Death of Kim Jong-il renews fears of 'Peak Tyranny'
The death of Kim Jong-il has led to renewed fears that the world may have reached Peak Tyranny, the point at which the maximum rate of global despotism has been reached. After that point, oppression enters a phase of terminal decline in which production of new abuses is unlikely to keep pace with the world's demand.
"It's been a bad year for autocrats all round," said a spokesperson for the International Society of Dictators, Despots and Authoritarians. "First you had Ben Ali and Mubarak. Then the death of bin Laden who, while not actually enthroned as a dictator, we always recognized as a strong aspiring candidate. Then the news just got steadily worse. The death of Gadhafi was a major, major blow, and now this. It's hard to imagine the future looking any bleaker."
With many of the world's leading tyrants now out of the picture, there is concern that other leading sources of tyrannical rule might also be close to drying up. "Castro's all but done, Chavez is in poor health, even the Burmese seem to be going soft," the spokesperson added. As major reserves run out, demands for new totalitarianism may have to be met from sources formerly considered uneconomical. Without new technologies to increase the efficiency of extraction, the cost of exploiting these resources may exceed their value.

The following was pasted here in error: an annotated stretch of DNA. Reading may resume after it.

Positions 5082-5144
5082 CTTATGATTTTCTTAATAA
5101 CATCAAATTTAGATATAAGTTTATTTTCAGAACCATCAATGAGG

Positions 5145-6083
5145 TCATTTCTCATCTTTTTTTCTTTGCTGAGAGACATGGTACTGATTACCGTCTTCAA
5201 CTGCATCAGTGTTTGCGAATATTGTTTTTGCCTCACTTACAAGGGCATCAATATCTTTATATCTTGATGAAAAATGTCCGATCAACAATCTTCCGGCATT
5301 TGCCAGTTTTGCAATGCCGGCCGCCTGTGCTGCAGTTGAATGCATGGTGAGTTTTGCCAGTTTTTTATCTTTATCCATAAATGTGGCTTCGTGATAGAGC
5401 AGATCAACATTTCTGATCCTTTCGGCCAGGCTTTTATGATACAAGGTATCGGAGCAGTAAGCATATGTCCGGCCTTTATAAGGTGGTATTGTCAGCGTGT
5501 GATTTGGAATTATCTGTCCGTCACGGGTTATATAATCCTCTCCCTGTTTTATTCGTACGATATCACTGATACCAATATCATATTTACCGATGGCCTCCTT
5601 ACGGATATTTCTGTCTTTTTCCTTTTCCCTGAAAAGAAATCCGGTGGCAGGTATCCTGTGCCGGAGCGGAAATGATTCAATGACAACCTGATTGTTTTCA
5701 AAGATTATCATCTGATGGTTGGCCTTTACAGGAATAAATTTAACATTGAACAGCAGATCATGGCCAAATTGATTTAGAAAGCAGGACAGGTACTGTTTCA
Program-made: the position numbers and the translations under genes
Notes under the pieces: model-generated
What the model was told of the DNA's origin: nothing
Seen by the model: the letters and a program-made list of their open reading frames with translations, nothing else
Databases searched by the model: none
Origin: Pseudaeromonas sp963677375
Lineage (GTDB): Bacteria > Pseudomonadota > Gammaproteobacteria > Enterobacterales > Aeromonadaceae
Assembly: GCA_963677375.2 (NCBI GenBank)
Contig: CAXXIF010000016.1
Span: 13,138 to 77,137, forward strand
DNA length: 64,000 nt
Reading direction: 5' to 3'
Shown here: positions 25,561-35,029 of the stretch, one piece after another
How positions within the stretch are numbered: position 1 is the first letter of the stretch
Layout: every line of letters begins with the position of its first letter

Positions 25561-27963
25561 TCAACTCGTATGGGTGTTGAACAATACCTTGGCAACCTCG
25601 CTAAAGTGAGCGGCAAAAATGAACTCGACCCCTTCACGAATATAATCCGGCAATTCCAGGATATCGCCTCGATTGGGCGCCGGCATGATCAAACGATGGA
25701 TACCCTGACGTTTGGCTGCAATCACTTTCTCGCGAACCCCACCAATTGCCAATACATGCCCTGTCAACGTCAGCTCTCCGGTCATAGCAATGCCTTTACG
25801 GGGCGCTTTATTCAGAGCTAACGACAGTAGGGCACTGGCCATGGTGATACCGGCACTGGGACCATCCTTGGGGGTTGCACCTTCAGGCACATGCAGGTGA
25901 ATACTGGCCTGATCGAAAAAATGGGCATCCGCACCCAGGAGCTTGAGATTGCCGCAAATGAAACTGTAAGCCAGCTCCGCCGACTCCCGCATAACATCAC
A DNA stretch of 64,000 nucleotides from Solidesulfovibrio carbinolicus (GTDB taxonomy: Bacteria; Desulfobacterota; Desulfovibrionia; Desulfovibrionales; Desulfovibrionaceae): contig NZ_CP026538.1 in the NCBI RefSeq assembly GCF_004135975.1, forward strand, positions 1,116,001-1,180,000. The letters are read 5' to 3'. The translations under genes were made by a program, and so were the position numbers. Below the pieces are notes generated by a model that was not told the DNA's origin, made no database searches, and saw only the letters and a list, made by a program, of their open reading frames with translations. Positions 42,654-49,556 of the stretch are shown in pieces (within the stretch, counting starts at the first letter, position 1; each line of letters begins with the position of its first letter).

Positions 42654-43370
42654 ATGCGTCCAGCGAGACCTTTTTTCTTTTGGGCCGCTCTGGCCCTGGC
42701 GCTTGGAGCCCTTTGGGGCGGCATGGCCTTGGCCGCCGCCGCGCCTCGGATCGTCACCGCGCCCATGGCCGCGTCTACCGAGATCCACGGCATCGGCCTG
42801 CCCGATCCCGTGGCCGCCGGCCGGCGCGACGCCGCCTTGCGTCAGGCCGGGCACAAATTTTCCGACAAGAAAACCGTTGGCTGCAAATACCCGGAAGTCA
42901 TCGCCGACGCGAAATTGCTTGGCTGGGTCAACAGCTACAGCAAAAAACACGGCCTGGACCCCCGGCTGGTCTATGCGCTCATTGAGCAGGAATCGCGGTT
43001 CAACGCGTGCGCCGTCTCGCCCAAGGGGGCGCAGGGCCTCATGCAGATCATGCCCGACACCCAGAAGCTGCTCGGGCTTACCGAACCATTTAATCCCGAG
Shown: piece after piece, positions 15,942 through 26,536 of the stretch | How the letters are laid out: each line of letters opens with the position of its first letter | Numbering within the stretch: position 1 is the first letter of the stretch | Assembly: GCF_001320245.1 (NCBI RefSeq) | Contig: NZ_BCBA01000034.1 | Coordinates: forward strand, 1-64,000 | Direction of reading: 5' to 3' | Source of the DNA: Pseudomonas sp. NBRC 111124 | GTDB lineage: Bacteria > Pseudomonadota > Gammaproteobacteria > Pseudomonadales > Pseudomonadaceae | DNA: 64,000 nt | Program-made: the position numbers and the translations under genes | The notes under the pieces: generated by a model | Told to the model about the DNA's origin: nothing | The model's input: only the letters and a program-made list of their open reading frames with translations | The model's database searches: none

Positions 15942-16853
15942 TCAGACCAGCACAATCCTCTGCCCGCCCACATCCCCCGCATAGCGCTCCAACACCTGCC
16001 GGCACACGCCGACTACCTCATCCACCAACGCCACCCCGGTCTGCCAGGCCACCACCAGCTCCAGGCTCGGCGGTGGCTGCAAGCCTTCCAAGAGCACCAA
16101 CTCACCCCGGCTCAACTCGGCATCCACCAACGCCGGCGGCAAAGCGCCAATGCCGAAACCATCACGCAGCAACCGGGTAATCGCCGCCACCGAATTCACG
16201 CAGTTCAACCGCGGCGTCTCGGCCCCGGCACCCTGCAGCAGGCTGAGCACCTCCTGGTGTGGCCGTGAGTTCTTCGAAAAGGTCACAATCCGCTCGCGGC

Others take a more optimistic point of view. "Reports of the death of tyranny are, I believe, greatly exaggerated," said Professor John Smith of the Institute for the Study of Despotism. "I'd like to remind you that China is still a single-party state, and Vladimir Putin seems to be getting ready for a comeback. Half the Gulf is run by flogging-and-chopping monarchs of the old school. We still have Assad, Karimov, Ali Khamenei. And let's not dismiss Kim Jong-un. At this stage, he's an untested resource, but he comes from a great line of batshit-crazy tyrants. Personally, I'm very hopeful."
Critics of the theory of Peak Tyranny also point to the possibility of extracting abuse from novel sources, so-called alternative despotisms. "It used to be that to get real, high-quality autocracy, you needed a strong man, some guy in a general's uniform with a row of medals. That was very much the African and Latin American pattern during much of the twentieth century," Professor Smith said. "Frankly, it's an outdated model. We can do better today."
Alternative sources of despotism can include religiously-inspired movements such as Somalia's Al-Shabab or the perennially-enduring Taliban. "There's no visible leader, but these guys are still doing their part in crushing the human soul and brutalizing a terrified population. I see this kind of diffuse, grassroots network as the wave of the future," said Professor Smith. He also pointed to the increasingly autocratic nature of even traditional democracies like the United States. "The Patriot Act, extraordinary rendition, Guantanamo Bay, NDAA, SOPA … you may say that they're just baby steps, but the trend is definitely in the right direction."
For Professor Smith and others, the whole notion of Peak Tyranny is overblown. "It's a fairy story. It's something that torturers and secret police tell their children to scare them. Tyranny is one of the planet's great renewable resources. We'll never run out."